In the tropical forests of northeastern Argentina, a male Red-ruffed Fruitcrow, like the one pictured here, booms out its display calls. And the cheerful, bubbly notes of an Ultramarine Grosbeak remind us that spring in North America — and the arrival of birds like the Rose-breasted Grosbeak — isn’t too far off.   

U.S. Immigration and Customs Enforcement

 

The congressional wrangling over immigration policy, which threatens to cut off Homeland Security money later this week, is spilling over to the Washington state Capitol in a fashion.

In Olympia, state representatives may take a preliminary vote Wednesday morning on a measure that would direct local police and jails to stop coordinating with federal agencies on immigrant deportations.

Stein

The Andrews Sisters were singing "One Meatball" in my head as I browsed through one of my favorite cooking sites, seriouseats.com. And then my eyes fell upon Daniel Gritzer's eye-opening (and gut-expanding) recipe for Italian-American style meatballs.  Coincidence?  I think not. 

Eric E Castro / Flickr

As evidence mounts that harsh discipline policies in U.S. schools make students more likely to drop out or even to end up in jail, Washington state has not been able to explain why most students are getting in trouble.

More than half of the suspensions and expulsions handed down in Washington schools were not for drugs, alcohol, weapons or violence, but for "other behavior." The category has been a catch-all for a range of misbehaviors — from talking back in class to cheating on a paper, to sexual harassment.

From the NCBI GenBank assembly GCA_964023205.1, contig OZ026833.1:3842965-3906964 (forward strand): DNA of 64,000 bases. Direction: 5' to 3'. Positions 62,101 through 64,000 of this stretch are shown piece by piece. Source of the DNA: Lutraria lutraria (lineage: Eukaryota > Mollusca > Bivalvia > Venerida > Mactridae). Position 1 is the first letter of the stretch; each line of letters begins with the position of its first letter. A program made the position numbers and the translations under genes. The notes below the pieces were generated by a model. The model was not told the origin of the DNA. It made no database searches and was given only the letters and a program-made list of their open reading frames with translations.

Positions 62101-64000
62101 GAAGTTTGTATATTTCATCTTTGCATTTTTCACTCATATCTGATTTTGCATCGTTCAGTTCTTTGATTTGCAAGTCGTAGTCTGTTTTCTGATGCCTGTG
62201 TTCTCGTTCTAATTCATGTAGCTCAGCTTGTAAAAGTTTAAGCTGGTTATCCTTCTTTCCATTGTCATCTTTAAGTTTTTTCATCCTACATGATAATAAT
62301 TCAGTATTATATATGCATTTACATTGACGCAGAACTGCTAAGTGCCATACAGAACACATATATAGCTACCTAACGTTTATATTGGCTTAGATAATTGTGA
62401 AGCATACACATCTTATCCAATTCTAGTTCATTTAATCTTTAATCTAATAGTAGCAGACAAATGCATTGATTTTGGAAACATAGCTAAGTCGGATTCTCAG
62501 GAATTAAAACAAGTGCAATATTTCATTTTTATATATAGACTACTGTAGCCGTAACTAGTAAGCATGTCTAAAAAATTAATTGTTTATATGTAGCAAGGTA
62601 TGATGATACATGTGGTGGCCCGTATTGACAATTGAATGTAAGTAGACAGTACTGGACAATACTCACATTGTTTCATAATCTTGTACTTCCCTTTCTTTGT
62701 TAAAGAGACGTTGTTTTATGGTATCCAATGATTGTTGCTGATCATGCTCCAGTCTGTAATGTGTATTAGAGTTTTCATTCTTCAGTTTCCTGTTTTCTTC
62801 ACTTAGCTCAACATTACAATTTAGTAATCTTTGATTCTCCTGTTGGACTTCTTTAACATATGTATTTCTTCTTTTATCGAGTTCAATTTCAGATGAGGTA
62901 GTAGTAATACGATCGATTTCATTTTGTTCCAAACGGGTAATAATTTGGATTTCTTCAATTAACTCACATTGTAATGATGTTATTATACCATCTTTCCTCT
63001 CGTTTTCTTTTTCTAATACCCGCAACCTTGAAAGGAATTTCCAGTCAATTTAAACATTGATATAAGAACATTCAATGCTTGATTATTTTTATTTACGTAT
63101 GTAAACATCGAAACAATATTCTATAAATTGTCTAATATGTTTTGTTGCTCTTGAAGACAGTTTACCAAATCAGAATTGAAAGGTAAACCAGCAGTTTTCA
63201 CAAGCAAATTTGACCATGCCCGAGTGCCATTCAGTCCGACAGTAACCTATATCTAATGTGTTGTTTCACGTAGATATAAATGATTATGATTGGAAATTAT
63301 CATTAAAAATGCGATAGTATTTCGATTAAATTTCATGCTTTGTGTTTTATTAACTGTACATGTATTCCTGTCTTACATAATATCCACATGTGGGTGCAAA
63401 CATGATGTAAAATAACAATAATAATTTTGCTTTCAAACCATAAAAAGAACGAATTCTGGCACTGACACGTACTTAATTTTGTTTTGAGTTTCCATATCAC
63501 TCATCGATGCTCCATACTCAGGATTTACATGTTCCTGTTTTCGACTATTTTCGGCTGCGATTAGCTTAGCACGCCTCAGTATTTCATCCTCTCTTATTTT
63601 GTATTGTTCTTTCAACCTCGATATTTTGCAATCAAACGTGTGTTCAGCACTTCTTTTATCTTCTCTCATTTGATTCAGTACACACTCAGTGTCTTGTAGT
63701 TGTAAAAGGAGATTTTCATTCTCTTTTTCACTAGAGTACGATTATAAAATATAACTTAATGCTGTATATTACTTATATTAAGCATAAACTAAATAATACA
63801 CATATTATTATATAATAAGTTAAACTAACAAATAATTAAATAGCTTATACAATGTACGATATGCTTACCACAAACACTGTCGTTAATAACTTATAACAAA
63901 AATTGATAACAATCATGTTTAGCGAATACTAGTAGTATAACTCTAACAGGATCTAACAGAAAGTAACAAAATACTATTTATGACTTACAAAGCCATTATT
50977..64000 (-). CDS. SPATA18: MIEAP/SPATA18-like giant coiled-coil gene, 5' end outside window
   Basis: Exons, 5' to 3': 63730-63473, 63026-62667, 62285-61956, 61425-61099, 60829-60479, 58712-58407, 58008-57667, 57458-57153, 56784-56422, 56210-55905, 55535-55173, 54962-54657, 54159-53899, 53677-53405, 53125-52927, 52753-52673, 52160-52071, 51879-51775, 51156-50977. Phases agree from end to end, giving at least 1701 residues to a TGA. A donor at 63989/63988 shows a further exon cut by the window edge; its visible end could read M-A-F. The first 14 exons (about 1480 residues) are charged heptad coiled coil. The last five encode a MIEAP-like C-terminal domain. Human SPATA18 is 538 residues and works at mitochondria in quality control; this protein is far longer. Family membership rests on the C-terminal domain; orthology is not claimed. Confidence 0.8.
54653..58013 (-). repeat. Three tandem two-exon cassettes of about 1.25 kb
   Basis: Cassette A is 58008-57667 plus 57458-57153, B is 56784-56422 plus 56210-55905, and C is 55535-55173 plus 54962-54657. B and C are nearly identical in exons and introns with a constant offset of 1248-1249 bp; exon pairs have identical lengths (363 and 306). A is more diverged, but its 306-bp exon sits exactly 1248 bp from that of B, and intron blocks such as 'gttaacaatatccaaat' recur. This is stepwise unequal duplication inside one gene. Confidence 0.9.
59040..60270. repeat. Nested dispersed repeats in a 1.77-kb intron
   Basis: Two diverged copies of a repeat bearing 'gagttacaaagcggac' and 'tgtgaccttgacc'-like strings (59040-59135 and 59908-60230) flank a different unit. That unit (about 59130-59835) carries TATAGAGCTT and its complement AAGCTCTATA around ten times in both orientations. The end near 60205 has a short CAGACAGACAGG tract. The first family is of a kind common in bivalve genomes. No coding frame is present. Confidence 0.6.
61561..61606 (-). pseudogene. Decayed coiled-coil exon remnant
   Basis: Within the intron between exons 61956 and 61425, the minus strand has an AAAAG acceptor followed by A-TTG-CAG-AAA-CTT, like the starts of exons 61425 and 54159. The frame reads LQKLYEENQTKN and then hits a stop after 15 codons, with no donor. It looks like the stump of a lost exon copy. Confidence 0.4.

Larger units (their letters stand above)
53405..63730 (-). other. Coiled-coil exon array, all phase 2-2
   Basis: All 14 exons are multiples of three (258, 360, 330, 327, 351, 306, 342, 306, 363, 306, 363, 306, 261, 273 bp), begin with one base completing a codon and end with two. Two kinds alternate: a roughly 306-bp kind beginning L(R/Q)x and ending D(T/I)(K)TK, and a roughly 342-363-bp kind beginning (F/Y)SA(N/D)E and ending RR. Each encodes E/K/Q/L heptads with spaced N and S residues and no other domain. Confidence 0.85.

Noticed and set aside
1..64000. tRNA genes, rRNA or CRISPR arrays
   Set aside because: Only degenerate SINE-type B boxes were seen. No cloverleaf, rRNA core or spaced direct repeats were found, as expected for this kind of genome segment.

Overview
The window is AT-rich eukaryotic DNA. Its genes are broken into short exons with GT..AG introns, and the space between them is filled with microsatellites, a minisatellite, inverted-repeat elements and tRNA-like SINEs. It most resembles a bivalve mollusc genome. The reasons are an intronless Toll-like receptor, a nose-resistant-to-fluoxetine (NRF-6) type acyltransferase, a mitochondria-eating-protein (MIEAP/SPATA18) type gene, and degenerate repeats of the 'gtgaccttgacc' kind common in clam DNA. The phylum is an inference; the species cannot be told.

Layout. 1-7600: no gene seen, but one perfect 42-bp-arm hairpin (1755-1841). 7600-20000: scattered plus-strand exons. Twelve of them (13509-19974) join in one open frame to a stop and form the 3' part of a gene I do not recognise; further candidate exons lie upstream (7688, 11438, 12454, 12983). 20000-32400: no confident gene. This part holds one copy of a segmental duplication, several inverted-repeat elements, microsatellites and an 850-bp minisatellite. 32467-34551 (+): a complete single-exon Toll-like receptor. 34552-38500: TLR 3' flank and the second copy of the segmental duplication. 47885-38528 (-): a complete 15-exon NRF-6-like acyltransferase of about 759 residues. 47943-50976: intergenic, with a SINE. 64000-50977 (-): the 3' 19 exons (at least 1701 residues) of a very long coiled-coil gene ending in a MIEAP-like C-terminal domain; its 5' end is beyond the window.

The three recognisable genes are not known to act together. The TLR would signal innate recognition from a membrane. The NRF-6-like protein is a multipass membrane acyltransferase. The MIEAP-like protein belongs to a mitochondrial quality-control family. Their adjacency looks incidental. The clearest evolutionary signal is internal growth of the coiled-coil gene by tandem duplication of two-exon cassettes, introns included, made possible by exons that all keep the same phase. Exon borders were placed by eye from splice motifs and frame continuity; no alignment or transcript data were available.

Brennan Linsley / AP Photo

 

An Idaho lawmaker and farmer said the state should press the federal government to establish a national labeling system for genetically engineered foods before states create their own.

Brennan Linsley / AP Photo

People who survive gunshot wounds have a high risk of being the victim of a firearm again, according to a study conducted by the University of Washington. Researchers also found the victims were more likely to commit crimes and more likely to ultimately die from gunshot wounds.

Geoff Coe

Wood Storks nest in trees, often in big colonies, and only when conditions are just right for them. Because of their feeding technique, they thrive in the early part of the dry season, when receding floodwaters concentrate fish in small pools. But this method of feeding is effective only when the rainy season is normal.

In some years, increased droughts brought about by global climate change prevent Wood Storks from breeding at all. Learn more about Wood Stork conservation. Have you ever seen a Wood Stork? Find us on Facebook and share your story.  

Christos Tsoumplekas / Flickr

Seeing what's on the white board in front of the classroom doesn't mean you can read the textbook in front of your nose, so say lawmakers who are pushing a bill to have more comprehensive eye exams for students in Washington public schools.

The problem, as those supporting the bill see it, is that school eye exams are only required to measure distance vision, not near vision.